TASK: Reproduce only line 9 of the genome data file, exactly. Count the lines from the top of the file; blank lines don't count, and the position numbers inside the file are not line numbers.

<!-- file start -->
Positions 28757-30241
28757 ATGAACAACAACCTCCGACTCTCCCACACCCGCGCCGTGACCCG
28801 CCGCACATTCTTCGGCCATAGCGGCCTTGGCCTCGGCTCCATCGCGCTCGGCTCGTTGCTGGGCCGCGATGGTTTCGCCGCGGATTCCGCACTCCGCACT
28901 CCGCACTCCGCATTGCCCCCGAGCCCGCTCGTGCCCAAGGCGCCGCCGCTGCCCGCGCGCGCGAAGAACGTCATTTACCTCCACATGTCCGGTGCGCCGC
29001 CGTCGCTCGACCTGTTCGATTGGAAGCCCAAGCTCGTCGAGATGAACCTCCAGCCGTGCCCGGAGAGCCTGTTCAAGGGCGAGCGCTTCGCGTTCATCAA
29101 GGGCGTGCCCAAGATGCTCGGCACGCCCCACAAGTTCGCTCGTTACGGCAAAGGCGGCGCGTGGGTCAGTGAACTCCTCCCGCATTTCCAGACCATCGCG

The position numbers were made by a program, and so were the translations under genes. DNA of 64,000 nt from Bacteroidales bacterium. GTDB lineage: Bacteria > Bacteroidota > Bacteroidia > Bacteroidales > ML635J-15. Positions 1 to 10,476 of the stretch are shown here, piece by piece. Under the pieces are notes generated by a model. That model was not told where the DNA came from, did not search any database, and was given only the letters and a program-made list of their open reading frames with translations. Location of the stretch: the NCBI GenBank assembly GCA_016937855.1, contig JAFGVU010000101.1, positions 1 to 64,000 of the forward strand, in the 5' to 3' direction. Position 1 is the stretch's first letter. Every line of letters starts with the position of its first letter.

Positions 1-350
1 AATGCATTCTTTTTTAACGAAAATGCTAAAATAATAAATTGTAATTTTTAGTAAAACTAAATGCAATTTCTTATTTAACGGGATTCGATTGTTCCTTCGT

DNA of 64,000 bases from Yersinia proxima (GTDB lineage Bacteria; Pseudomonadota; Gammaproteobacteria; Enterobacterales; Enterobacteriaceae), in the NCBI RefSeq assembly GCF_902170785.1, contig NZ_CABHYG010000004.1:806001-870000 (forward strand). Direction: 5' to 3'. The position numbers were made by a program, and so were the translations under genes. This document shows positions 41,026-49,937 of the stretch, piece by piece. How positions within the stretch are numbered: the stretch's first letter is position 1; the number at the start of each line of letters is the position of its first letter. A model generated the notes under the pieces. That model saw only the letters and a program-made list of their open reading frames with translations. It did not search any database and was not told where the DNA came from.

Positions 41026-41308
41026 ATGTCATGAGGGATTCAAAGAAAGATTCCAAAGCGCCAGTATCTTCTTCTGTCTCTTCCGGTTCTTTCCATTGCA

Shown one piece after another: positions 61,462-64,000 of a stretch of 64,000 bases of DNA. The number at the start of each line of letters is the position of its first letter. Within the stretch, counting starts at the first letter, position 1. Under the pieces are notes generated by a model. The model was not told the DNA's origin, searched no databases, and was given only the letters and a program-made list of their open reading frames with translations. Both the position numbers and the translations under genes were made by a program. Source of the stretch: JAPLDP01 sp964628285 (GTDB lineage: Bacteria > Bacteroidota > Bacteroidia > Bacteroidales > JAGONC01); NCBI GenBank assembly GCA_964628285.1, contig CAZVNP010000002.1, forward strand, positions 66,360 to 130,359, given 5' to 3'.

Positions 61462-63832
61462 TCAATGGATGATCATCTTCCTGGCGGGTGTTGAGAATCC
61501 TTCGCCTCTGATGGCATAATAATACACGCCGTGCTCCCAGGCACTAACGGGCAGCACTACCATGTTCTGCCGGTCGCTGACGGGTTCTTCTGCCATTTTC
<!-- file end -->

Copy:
1 AATGCATTCTTTTTTAACGAAAATGCTAAAATAATAAATTGTAATTTTTAGTAAAACTAAATGCAATTTCTTATTTAACGGGATTCGATTGTTCCTTCGT